Agile · Communication · Customer conversations · Leadership · Product management · VOC

Voice of the customer

I’ve written before about the importance in Agile software development of listening to the market to learn about painful and pervasive problems people will pay you to solve, and I’ve talked about ways that my team is engaging in more of these “voice of the customer” or “VOC” conversations both in person (where they work best) and over the phone (when that’s all we can arrange). We are using these discussions to deepen our connections with existing clients, to learn about new problems we might work on in the future, and to gauge the way the market is responding to the kinds of solutions we and our competitors currently offer. This is one of my favorite things to do in my work and always energizes me. In reflecting on one of those conversations that we had this week, I was reminded of several reasons why I like these discussions so much:

  1. Often these calls pull in people from an organization whom we might not ordinarily talk as much with in the product sales and system implementation phases of our customer engagement. It is great to go deeper with existing clients and hear about both ways they are currently using our offerings and places where we aren’t currently serving them but might in the future.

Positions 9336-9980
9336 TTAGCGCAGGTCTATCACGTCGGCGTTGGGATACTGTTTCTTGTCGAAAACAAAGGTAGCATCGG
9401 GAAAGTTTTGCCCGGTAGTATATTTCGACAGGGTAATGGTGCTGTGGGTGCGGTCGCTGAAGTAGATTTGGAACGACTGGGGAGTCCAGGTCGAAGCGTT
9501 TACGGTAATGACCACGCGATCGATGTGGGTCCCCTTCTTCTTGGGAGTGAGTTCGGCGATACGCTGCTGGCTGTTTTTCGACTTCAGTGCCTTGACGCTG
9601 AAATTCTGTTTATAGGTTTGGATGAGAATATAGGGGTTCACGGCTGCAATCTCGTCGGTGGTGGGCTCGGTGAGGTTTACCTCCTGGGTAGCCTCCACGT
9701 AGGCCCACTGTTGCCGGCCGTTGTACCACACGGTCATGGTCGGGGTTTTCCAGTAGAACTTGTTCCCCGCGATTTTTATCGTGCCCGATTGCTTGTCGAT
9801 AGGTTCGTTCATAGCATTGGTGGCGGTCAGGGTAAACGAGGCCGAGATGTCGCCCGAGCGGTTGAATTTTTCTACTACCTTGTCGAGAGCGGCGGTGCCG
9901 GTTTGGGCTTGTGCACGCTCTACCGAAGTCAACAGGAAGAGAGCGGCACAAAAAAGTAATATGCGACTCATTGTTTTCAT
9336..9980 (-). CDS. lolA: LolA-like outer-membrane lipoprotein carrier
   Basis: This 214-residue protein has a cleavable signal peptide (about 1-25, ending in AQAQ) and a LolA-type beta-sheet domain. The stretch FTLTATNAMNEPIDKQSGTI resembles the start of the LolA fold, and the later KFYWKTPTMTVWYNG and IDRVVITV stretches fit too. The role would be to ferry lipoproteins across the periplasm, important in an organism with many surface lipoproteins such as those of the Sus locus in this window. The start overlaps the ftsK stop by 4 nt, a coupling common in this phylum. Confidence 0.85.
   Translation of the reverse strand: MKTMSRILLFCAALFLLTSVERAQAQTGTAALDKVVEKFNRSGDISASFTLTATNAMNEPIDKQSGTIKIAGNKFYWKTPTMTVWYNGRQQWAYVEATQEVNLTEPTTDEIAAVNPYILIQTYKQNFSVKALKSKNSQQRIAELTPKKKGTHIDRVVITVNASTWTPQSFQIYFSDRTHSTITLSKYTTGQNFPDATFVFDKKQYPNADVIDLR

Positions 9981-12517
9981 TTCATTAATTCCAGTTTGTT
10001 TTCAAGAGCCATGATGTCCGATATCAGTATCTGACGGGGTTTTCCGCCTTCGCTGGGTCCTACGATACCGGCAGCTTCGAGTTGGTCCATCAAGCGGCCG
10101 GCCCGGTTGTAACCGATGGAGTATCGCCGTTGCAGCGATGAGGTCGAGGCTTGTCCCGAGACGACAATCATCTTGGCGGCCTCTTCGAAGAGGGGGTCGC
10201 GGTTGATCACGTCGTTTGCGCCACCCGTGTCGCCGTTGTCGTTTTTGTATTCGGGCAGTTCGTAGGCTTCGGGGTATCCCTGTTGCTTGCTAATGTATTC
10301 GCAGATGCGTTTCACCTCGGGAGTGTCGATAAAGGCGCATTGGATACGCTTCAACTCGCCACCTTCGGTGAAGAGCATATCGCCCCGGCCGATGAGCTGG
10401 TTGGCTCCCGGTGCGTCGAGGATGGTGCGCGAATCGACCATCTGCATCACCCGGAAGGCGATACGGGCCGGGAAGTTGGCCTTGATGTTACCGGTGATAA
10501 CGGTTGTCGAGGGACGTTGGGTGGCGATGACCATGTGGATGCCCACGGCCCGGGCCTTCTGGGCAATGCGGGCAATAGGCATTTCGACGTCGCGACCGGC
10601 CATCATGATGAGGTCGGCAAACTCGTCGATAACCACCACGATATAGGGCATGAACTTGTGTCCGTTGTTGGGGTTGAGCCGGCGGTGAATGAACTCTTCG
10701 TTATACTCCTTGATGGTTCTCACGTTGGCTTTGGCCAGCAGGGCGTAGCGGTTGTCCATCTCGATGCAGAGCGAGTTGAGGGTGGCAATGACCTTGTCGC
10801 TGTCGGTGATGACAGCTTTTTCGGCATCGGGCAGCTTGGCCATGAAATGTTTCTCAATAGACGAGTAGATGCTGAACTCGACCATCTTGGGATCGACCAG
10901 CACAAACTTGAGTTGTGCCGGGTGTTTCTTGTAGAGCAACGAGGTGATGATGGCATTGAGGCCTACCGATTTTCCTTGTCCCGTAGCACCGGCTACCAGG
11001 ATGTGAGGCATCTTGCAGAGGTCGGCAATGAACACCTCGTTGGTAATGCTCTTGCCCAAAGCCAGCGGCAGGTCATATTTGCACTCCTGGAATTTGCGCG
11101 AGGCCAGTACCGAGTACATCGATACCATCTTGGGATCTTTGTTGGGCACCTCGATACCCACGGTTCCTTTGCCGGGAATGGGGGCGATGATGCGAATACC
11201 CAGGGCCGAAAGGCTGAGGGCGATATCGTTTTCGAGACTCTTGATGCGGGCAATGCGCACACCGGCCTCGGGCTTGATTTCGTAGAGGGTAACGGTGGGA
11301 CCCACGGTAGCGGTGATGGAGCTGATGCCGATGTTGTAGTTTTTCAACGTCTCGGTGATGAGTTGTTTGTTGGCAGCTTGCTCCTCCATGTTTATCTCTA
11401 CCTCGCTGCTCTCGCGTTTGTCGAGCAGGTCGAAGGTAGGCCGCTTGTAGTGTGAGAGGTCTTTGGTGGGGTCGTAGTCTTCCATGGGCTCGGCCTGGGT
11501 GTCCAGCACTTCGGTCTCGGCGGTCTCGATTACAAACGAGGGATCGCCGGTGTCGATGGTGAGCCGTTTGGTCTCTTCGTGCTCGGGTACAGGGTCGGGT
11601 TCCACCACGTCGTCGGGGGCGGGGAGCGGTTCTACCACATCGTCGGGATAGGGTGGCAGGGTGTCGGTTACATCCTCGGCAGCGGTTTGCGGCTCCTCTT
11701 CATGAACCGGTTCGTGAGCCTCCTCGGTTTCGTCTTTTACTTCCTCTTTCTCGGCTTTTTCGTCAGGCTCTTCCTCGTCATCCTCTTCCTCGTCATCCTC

2. I enjoy hearing about both the things our clients love about our product (it’s great to get affirmation that we are developing the right solutions that generate real value) and the ways we are falling short or missing the boat entirely (it’s nice to know our work isn’t done yet and that we still have more ways we can help). Either affirmation or criticism on these calls reflects a willingness to trust and communicate with us that shows these customers want us to be true partners and not just vendors.
  3. I love learning new things, and these discussions always provide that opportunity if I listen well. On the call this week our client mentioned a couple things in passing that are beginning to fit a pattern we have observed from other conversations; as we keep engaging our users and prospects we can build out a broader picture of a solution that will resonate across the market.
  4. We almost always have these VOC discussions with several members of our team so that we can be sure to capture all the meaningful data from different perspectives. This also means that debriefing a particular call (like the one we had this week) provides an opportunity for team building and development. As a leader I can ask people to think about what went well and what didn’t, what they can try differently next time, what we heard that confirms or debunks our earlier hypothesis about the problem, and what more we can do to keep learning; I can model a good way to facilitate these discussions and I can have my team help me get better at listening to customers.

The chance to meet with prospects and talk with clients is one of the most satisfying parts of my job as a product leader. It helps the team grow and enables us to build better and more useful solutions for the market we seek to serve. I have to balance facilitating these discussions with the many other aspects of my job of course because in truth it’s not that simple.

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